Schwalm Band (1) – Design Transfer

I gave up my original plan to embroider on industrially woven striped linen. Instead I used 17/16-15 count handwoven linen

and cut it to a size of 200 cm x 35 cm. The central longitudinal axis was marked along a fabric thread using short Running stitches with coloured sewing thread.

Now there are different types of design transfer – using an iron-on pen, tracing using blue paper, pricking with the help of blue paper, on a light pad with heat- or water-soluble pens (they are also available from companies other than those mentioned here). I have now worked a lot with the last-mentioned pens and have given up my initial reservations about them.

Each version has advantages and disadvantages. What’s nice about the last-mentioned pens is that they don’t fade while you’re working and are easy to wash out later. However, you have to draw directly on the linen. The pin jumps a little due to the unevenness between the threads and the spaces between the threads.

But since the old, hand-woven, very heavy linen was not translucent enough for a light print – the template was clear and significant, but the light was not bright enough –

I decided to iron on the pattern and used my DEKA pen. With previous, smaller iron-on design transfers I had noticed that the colour was difficult to separate from the paper and was therefore only transferred weakly to the linen. So I first carried out tests with different papers. The cheapest, thin greaseproof paper worked best,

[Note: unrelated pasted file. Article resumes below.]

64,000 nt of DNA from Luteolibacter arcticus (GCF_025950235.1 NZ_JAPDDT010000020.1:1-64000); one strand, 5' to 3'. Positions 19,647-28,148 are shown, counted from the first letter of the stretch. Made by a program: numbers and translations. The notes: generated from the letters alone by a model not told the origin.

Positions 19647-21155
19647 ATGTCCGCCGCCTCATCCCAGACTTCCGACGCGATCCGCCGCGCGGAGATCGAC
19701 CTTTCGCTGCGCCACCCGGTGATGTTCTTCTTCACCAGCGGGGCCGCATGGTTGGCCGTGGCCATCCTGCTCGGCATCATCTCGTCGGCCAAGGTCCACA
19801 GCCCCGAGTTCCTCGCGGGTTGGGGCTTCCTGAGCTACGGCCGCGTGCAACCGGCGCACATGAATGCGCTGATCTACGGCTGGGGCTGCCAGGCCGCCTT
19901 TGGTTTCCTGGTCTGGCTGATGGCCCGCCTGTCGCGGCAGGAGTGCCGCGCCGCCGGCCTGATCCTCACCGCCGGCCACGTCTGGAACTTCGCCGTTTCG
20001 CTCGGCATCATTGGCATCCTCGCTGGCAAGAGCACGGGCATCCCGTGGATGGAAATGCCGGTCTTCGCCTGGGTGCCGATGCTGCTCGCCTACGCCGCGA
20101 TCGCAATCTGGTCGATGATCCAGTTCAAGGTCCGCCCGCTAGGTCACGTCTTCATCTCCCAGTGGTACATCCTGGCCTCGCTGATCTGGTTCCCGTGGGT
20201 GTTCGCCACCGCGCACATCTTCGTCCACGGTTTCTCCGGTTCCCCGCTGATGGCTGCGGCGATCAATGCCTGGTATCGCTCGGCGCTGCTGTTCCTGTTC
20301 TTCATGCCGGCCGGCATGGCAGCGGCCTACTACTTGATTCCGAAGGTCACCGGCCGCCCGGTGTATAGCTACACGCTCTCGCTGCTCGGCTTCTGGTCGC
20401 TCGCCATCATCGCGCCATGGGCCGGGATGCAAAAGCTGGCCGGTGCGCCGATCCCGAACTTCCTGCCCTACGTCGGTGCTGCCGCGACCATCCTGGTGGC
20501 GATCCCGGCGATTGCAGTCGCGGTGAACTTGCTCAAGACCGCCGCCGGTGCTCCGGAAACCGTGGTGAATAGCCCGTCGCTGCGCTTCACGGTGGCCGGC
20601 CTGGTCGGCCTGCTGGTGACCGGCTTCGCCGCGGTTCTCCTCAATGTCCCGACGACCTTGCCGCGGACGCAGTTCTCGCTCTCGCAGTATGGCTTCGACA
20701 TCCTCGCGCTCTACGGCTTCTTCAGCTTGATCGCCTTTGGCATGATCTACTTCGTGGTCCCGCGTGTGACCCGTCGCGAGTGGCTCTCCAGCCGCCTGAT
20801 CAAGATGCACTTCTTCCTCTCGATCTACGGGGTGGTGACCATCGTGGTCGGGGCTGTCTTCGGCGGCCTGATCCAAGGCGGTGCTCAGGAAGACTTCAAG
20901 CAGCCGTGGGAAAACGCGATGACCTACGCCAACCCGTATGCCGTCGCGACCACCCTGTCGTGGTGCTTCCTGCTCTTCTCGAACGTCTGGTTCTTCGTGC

The colour stuck to the architect’s paper too tightly. It is also important to have a very hot iron. For such purposes I have an old iron that heats up to high heat.

I found the greaseproof paper in roll form with a width of 25 cm – ideal for my project. The pattern was then transferred in different sections that were not too long.

If the ironing patterns are short, you don’t need a special base, the positioning is easier and it is much easier to check whether the patterns have been completely transferred.
In order not to let the lines become too wide, the iron-on pattern pencil often had to be sharpened. With the right sharpener it worked perfectly. The mine didn’t even break off. Nevertheless, the new pen lost approximately 5 cm of its initial length of 17.5 cm during the drawing of the elaborate pattern.

In order to be able to transfer the pattern on the ironing board, I always just flattened the part of the linen that was supposed to receive the design. The remaining piece was rolled up.

The crucial step began with the iron heated to the highest setting, the ironing board well preheated, the linen straightened and ironed over to preheat, the pattern positioned correctly and secured with a few pins. I started ironing on the right side. The iron must never be lifted during the process, only moved. After some time of ironing, I moved the iron slightly to the left, removed the right pins and lifted the paper slightly and carefully to check that all the lines were transferred clearly. If this was not the case, the iron was pushed back into its previous position and the paper with the coöour was heated for longer. At times I felt like the linen was scorching, but it only turned slightly brown. So I worked my way to the left little by little until the prepared section of the pattern was completely transferred. The finished part was rolled up and the next section was prepared.

This way the entire motif border was ironed on piece by piece until the long ribbon was in front of me in all its beauty. The scorched areas are hardly noticeable anymore, the pattern is clear but not excessively applied.

Thereby I invested the first four hours in the project – my careful work was worth it.

Leave a Reply